We carry within us life in the humble spark of its immensity. Our destiny is to humanize it.
To agree that there is no other supreme being than the human being, we must first strip ourselves of the role of master that a distorted history has imposed on us. The time has come to terminate forever the foolish, cruel and devastating superiority that made us reign over animals, plants, stones.
There is no ethical injunction here. We only wish to annihilate the suffering we inflict on them while burdening ourselves. To what degree of deadly, chasing or military stultification must we descend to forget that these so-called inferior realms are part of our constituent elements?
Our struggles have remained confined to the terrain that was militarily marked by our enemies who drag us there and trap us. Of life, on the other hand, they only know the sword that cuts it. They won’t need more of it as long as we offer them our throats!
If, on the other hand, we make sure to escape their windmill blades, it is their own heads they will cut. The parody of a world war of which Ukraine now carries the filthy fool’s cap, demonstrates once again that only a pitiful and bloody masquerade conceals the collapse of the states.
The drums are pierced, they no longer blow the eardrums. Their wars don’t concern us in any way! We are neither arms dealers, nor bankers, nor political puppets.
How can we imagine a peaceful self-defense, a guerrilla where life would harass the enemy to the point of precipitating his debacle? Fourier, who has little sympathy for revolutions, proposes a solution which, under his apparent candor, signals avenues to be explored. His phalanstères, open to the rich and the poor, maintain a segregation between the table where the wealthiest feast on the exquisite dishes to which they are accustomed, and the more frugal dishes with which the lower classes are satisfied. Now, the joy that reigns among the poor contrasts so much with the gloom and hedonistic blandness that sadden the rich that they gradually desert the tables with an unattractive opulence to join the poor who make the slightest delights into joy.
The story is part of the visionary reality of this theoretician of the attraction of passions. However, the poetic evocations of a Phalansterian society are not without suggestive echoes in a project of self-government that has the advantage of being anchored in history, where it has indisputably proven its fulfillment.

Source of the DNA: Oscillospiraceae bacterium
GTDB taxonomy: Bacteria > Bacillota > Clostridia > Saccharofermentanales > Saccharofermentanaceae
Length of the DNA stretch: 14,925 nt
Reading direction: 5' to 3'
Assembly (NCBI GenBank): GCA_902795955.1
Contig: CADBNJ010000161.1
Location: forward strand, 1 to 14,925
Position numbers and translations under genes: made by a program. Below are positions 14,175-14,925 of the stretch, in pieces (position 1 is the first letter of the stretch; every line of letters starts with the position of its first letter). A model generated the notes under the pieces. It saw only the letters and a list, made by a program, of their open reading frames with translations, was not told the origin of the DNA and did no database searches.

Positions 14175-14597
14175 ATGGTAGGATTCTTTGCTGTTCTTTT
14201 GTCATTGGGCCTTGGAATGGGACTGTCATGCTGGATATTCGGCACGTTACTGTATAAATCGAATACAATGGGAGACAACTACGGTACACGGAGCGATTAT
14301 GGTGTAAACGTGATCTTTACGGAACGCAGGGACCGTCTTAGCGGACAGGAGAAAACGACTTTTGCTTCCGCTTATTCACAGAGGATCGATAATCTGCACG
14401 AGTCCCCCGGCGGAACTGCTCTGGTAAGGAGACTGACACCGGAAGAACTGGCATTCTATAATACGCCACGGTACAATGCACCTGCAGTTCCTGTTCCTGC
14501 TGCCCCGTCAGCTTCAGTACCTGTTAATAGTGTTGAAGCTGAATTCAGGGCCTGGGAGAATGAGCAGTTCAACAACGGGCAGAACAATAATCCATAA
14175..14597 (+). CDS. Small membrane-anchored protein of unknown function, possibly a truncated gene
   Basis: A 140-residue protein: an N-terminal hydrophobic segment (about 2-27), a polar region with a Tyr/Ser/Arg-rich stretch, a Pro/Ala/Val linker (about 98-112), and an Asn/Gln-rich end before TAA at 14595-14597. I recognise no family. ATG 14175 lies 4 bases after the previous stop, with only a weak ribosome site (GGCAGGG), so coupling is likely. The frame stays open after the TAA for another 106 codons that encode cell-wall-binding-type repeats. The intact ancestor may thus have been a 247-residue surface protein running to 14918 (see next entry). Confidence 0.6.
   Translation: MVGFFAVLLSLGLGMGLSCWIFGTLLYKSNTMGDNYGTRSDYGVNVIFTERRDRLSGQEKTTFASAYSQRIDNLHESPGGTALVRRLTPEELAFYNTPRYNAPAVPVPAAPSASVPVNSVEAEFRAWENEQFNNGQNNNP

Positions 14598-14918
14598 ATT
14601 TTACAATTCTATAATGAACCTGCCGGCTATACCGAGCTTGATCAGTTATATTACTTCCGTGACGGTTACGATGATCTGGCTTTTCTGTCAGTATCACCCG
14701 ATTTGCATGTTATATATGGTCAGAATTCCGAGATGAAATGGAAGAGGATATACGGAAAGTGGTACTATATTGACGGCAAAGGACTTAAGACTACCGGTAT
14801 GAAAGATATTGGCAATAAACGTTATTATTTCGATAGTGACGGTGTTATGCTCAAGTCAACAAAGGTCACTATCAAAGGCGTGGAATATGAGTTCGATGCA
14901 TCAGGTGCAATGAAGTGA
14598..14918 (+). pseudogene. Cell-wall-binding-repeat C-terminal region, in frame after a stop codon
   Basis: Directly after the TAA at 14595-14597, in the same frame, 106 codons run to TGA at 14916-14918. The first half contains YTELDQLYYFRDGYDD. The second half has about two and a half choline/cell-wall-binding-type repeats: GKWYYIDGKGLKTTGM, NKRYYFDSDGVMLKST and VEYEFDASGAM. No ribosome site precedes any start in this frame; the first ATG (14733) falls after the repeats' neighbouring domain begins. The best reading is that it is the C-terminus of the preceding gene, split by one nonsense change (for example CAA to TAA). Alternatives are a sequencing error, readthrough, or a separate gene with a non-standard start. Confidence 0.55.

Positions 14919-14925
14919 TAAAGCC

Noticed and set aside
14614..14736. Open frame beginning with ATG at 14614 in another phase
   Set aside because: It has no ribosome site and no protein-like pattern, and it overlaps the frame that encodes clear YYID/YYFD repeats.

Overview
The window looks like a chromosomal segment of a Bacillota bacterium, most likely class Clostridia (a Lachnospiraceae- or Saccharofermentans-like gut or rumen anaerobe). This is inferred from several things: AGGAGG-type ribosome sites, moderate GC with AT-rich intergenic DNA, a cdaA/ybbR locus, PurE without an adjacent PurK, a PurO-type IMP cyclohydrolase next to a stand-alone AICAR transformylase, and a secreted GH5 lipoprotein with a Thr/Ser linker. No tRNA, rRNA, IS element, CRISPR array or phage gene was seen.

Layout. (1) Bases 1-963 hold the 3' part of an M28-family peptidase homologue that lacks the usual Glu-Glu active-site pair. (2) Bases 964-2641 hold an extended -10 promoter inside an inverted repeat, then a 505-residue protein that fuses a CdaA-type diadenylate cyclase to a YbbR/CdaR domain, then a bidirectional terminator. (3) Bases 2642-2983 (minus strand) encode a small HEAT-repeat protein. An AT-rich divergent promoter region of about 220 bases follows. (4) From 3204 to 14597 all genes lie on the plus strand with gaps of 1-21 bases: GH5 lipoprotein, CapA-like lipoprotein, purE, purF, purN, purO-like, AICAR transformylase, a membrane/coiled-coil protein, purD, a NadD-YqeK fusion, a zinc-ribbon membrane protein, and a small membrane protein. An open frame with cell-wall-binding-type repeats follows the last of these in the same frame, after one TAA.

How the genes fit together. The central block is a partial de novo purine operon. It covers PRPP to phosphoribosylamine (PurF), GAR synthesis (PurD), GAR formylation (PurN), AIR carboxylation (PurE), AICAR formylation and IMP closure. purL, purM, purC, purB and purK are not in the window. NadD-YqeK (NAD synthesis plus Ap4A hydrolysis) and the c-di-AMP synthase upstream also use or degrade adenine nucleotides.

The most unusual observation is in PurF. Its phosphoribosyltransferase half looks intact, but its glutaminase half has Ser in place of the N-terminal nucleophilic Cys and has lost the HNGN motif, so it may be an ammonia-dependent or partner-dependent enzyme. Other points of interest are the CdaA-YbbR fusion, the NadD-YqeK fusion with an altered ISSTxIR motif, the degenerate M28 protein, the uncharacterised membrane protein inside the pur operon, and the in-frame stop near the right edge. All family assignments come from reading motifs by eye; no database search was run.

Today Fourier’s observation points to the oligarchs who are exhausted by the incontinences of possessions, mummified in the wrappings of their boring pleasures, while, from streets to roundabouts, from cities to villages, the poor celebrate the eternal spring of life.
The table of universal commensality is open. Those whose scorched hearts have become the emblem of greed are unlikely to escape the banquet of nothingness.
Life doesn’t need us to be by itself. We however need life to exist and it has accommodated us, without discernment. What will amaze future observers of our past is that, endowed with the ability to harmonize the living or let it rebalance by destroying us, we have chosen, until now, the egalitarianism of death rather than the egalitarian enjoyments offered us free of charge.
Everywhere the insurrections of everyday life spell the end of suicidal capitalism. The lie suffocates under too many maimed words.
Autonomous and proud of our anonymity, we are the artisans of a return to the living that resonates at the boundaries of the universe. We put an end to the selfish calculation and servitude that have made the earth into a valley of tears.
We will create a world where the human being will die but at the threshold of his fullness, in the brilliance of his satisfied potentialities, although not yet satisfied in their entirety.
Life never says a last word.
Raoul Vaneigem, 7 March 2022, revised 14 April 2022